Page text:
Increased energy:  We’ve all been there.  You’re tired.  It’s been a long day.  The last thing you want to do is any form of exercise.  And I totally agree.  But I also guarantee {unless you’re poorly pops or injured} you will feel better and more energised if you get off the sofa, lace up and get out for a trot even just around the block.  Running gives me energy and helps me make better and healthier choices plus I feel a lot less guilty if {when} I decide to have a little {big} treat.  I have to constantly remind myself of this and although it may feel awful at the time ultimately I know getting out and going for a run will help. 

Learning focus and determination by overcoming obstacles:  The last long bank holiday weekend was a week before a 10k race.  I ate and drank my way through the whole weekend and probably {no joke} put on about 5lbs.  By the Monday I knew I really had to get out and do a half decent run to keep up with my pre-race preparation so off I went {extra 5lbs and all}.  2km in I stopped and had a mini tantrum.  I did not want to be out running.  I felt awful and in a proper grump.  If someone would have driven past me I probably would have asked for a lift home.  I grumbled and stropped.  But then I thought of the race ahead of me and gave myself a proper good talking to after which I got my head down and got on with it.  An {albeit sluggish} 8.8km later I was home and although the run itself was hard work I felt so much better in myself and was so glad I got on with it and didn’t give up.  Running for me has helped show my sheer sense of determination and that I can achieve so much even when the going gets tough.  And that sense of achievement does wonders for your mood and self-confidence 🙂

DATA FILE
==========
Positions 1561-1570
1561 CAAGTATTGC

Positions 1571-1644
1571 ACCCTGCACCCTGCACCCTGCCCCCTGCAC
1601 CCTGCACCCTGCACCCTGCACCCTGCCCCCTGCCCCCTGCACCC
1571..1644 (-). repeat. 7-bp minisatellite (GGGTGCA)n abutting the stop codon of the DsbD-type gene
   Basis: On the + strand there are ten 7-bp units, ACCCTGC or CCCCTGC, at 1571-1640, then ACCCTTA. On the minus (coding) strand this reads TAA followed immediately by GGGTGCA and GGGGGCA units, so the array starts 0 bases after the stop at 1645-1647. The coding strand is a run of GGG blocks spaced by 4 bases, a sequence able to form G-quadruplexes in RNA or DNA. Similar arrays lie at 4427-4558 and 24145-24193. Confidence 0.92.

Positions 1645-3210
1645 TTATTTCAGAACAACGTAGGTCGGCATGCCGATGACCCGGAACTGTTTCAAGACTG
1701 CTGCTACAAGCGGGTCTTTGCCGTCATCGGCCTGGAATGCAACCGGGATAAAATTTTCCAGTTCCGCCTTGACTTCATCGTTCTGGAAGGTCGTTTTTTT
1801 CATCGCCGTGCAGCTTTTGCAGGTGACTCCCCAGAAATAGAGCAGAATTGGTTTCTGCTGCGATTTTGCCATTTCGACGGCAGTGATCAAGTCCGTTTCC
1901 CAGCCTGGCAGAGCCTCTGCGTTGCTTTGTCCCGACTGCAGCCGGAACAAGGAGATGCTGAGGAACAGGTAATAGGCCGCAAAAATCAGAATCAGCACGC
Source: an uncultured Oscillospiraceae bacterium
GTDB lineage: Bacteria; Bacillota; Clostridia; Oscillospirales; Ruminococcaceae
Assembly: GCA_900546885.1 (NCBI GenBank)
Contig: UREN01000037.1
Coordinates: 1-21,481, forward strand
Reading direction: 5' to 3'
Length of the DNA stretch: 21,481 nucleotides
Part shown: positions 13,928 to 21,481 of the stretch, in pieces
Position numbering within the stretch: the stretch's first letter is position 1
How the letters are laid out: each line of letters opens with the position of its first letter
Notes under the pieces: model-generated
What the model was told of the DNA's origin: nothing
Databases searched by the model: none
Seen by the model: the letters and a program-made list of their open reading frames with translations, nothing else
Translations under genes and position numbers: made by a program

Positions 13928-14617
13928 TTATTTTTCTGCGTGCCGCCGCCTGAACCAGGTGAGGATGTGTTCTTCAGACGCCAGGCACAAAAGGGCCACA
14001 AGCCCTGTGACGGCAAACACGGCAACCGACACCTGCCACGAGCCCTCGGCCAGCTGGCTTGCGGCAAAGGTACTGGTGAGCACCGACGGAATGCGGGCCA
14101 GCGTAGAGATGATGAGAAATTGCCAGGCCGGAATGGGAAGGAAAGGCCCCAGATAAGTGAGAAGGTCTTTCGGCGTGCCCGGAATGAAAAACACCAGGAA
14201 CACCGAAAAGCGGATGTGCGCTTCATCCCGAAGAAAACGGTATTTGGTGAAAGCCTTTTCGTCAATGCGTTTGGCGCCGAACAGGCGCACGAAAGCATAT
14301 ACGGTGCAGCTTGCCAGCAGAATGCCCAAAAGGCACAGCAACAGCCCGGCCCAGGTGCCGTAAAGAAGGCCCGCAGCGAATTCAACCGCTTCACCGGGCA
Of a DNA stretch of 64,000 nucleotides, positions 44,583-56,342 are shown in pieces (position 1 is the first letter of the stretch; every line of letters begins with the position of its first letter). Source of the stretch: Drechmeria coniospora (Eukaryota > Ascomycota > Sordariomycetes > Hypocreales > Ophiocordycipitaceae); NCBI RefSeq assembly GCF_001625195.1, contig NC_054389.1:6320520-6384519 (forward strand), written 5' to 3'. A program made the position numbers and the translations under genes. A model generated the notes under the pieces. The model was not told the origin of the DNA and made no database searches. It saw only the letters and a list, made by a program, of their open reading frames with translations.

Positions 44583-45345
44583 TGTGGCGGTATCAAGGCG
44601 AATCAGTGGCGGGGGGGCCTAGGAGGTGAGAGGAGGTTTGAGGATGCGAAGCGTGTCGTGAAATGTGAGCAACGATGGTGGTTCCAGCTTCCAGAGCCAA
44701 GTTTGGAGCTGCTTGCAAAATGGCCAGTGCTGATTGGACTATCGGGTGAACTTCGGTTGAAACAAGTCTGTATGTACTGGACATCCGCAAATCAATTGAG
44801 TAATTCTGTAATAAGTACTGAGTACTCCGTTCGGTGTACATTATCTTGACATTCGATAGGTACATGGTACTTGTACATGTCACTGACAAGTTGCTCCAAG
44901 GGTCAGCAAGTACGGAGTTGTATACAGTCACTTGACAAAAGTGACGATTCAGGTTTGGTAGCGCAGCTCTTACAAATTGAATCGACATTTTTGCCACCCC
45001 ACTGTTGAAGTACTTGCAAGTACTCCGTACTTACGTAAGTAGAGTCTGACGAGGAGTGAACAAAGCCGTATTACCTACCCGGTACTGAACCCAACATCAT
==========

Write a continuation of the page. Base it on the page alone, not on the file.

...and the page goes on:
You may have seen the recent two part documentary on BBC1 (UK), Mind over Marathon, where the 2017 Virgin London Marathon Charity, Heads Together, worked alongside ten unlikely runners living with different mental health issues to train and take part in the London Marathon itself.  If you missed it, look it up.  Not only were the stories eye opening {and sometimes very hard to hear} but the motivation and sense of achievement was captivating and the series really helped to highlight the psychological benefits taking part in a regular running programme could achieve.  I particularly liked Paul, who throughout the training was quite open about that fact that he did not enjoy running, but stuck at it because it of the difference it made to his mental wellbeing.  6 months down the line he no longer needed to take anti-depressants and found running 2-3 times a week helped him stay more balanced and in control of his emotions.  He may even enjoy it a bit now who knows!
All this goes to show that absolutely anyone can reap the mental health benefits of running or even just going out for a walk in the fresh air.  You don’t even necessarily need to enjoy it {!!} And if you can find the mental strength to get through those bad runs you are working towards so much more than getting a PB {although that’s always nice}.  Lace up and get out there.  It will get easier and I guarantee you will feel better 🙂

Published by Ellie Hully